Large numbers of eggs are necessary, because the probability of a toad egg eventually growing up into an adult toad is very small. Lots of dangers beset the tadpoles and only a few may survive. The pond may dry up or become too polluted, and their predators are many, including ducks, diving beetles, dragonfly larvae, and fish. When they transform into tiny toadlets, the dangers continue. Many species of birds would relish a young toad, and as the toads grow, weasels, mink, and other mammals may join in.

Southeast Alaska also harbors two species of frog. Neither one is very common, apparently, but both are known to breed in a few sites in the Juneau area.

Wood frogs (Rana sylvatica or Lithobates sylvatica) live all across northern North America, even above the Arctic Circle. The adults are quite terrestrial, feeding on land and hibernating under the leaf litter. They are justifiably famous for their remarkable ability to freeze solid in the winter. The heart stops beating, even the eyes are frozen, and the frog lives in a state of suspended animation. Come spring, it thaws out and goes on feeding, finding a pond for breeding, and getting on with its life. Eggs are laid in clusters; the tadpoles develop rapidly and transform into froglets in late summer. They mature in two or three years.

Freezing solid and thawing out successfully is no mean feat; very few animals can do it. When water freezes, it expands. So if a living cell freezes, its expanding water contents would normally burst the cell wall, destroying the cell and stopping metabolic functions. Wood frogs avoid that lethal problem by pumping most of the water out their cells and into the spaces between them; they also pump sugars into the cells, where the sugars act as antifreeze. Water that accumulates in the abdominal cavity freezes, surrounding the internal organs with ice.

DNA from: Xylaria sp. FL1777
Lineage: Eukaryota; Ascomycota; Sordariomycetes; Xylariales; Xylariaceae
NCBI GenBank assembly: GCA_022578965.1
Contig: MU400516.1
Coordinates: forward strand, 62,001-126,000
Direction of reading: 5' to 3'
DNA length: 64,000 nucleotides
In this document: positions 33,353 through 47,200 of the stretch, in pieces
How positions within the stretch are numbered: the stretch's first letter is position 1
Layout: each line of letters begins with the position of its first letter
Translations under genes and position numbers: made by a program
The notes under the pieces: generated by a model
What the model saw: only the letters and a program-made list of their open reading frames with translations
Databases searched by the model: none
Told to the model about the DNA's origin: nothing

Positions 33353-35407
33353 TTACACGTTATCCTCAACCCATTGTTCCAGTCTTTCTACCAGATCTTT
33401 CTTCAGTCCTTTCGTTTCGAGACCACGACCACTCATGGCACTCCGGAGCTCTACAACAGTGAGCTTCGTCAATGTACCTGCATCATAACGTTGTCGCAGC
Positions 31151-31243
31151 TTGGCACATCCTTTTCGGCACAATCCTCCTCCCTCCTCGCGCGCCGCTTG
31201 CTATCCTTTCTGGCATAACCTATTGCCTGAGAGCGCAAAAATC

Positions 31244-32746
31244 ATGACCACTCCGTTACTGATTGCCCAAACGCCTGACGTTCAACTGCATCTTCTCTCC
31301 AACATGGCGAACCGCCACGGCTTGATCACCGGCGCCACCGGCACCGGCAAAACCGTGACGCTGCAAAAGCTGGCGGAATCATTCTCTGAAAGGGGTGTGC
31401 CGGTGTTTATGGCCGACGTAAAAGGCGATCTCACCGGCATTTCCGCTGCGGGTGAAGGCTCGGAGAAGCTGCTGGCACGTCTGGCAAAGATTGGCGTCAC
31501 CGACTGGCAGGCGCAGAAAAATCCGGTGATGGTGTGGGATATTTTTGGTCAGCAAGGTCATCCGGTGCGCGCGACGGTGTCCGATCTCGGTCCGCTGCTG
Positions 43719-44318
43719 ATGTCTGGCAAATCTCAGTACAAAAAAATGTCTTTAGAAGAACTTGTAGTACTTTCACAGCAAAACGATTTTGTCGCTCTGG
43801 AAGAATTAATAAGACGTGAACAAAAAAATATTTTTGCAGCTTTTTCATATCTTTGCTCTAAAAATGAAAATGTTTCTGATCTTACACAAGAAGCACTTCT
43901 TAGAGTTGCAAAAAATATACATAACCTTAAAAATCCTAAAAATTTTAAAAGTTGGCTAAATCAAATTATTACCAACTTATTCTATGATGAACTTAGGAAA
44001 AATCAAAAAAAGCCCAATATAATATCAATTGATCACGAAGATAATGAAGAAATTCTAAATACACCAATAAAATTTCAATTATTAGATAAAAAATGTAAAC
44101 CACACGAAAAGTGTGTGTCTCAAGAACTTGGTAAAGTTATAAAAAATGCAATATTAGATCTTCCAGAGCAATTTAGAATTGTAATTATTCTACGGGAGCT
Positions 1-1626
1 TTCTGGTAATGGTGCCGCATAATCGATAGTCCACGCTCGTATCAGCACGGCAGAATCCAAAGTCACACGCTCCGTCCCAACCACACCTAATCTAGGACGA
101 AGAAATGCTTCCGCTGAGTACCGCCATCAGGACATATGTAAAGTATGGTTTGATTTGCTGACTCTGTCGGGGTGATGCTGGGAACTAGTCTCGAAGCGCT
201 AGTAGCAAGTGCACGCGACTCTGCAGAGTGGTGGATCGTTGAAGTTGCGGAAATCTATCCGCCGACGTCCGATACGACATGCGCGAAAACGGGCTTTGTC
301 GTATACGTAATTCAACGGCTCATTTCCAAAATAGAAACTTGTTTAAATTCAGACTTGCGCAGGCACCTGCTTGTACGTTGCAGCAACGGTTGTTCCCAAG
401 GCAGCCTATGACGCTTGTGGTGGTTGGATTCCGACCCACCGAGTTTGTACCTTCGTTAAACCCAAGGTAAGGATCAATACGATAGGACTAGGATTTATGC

Columbia spotted frog. Photo by Bob Armstrong

The Columbia spotted frog (Rana luteiventris) occurs in British Columbia and the western U. S.; Southeastern Alaska is at the northern edge of its range. This frog is highly aquatic; unlike toads and wood frogs, it even hibernates underwater in the mud. Females lay clumps of eggs and tadpoles usually transform into froglets by the end of summer; a few may overwinter and emerge the following spring. They take several years to reach maturity.

How does one distinguish these three amphibian species that live in our area? Western toad adults are usually brownish or grayish, with lots of lumps on the back and a pale belly mottled with black. There is usually a light-colored stripe down the middle of the back. They do not cause warts, but a large gland behind the eye exudes neurotoxins that may deter predators. Spotted frogs are often brownish; the belly and undersides of the thighs are reddish or pink. The back is slightly lumpy and has irregular black spots. The upper lip has a pale stripe. Wood frogs have smooth, brownish or greenish skin and a pale belly. There’s a distinctive dark eye mask and a light-colored upper lip.

Wood frog. Photo by Bob Armstrong

Many serious dangers afflict toad and frog populations, here and around the world. Habitat loss, for both tadpoles and adults, together with a widespread deadly fungal infection, has decimated their populations. In some areas, toads and frogs suffer develop abnormalities such as missing legs, extra legs, or malformed eyes; the precise causes of these crippling features are not well established but probably include pollution. Furthermore, enthusiastic humans sometimes collect tadpoles and toadlets or froglets for the fun of watching them transform and grow. All these hazards, and perhaps other still undocumented, have reduced toad and frog populations everywhere, endangering many of them.


When I came to Juneau, over twenty-five years ago, I found toad tadpoles, toadlets, and toads in many places, sometimes in large numbers. That does not happen anymore; now I feel lucky to find them. Many other residents of Southeast, from Haines to Ketchikan, have noted a similar trend. But perhaps because the species is still widespread, it has not attracted great conservation concern. Columbian spotted frog populations in some of the more southern states have declined seriously and have probably declined in Southeast. Although actual population estimates appear to be lacking, this species has become a conservation priority. The wood frog occurs widely in North America and in Alaska; even though it has disappeared from some places where it was formerly found in Alaska, it is not considered to be a major conservation concern.


Regardless of the official conservation status, the warning signs are clearly there. All of our toads and frogs are at risk of becoming vanishingly rare in our area. It behooves us to avoid disturbing them when we see them and collecting them should be avoided. In Alaska it is illegal (statute 16.05.030) to collect toads and frogs without an ADFG permit.